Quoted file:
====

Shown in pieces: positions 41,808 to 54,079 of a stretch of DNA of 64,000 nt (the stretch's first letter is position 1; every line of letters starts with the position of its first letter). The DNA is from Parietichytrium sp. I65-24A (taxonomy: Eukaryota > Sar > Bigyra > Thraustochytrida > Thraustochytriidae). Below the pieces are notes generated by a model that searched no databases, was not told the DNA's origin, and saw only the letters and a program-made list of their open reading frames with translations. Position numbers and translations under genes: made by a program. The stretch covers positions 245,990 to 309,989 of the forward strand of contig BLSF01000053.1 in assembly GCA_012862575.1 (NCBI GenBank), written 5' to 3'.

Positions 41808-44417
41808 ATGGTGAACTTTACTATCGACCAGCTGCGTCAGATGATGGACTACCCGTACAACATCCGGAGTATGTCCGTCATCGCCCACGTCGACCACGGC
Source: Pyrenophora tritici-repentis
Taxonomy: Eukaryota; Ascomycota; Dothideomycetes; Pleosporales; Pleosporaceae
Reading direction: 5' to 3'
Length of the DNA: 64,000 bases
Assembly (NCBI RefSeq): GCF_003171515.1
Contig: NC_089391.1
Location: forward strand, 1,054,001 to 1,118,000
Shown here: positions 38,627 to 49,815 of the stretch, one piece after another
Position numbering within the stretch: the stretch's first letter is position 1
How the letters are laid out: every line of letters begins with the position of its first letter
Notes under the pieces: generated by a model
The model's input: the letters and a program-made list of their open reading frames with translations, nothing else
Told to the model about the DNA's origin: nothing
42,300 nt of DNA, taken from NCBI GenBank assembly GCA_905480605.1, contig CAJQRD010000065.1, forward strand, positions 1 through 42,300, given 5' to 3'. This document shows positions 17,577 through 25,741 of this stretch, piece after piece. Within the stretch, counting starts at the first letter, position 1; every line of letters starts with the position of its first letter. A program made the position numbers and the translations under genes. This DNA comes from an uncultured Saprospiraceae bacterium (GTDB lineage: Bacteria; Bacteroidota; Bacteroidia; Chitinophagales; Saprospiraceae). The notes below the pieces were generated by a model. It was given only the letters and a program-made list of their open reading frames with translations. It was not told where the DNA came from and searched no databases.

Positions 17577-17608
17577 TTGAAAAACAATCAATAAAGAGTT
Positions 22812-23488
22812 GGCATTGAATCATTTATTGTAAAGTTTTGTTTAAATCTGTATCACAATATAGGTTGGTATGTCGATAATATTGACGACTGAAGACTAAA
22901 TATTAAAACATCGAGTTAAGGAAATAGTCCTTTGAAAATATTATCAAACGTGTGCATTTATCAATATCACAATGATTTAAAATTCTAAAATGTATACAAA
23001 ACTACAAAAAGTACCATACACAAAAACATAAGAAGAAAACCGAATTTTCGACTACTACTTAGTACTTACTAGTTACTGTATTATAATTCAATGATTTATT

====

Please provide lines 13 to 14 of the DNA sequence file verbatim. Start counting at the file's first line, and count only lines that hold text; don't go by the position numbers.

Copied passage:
How the letters are laid out: every line of letters begins with the position of its first letter
Notes under the pieces: generated by a model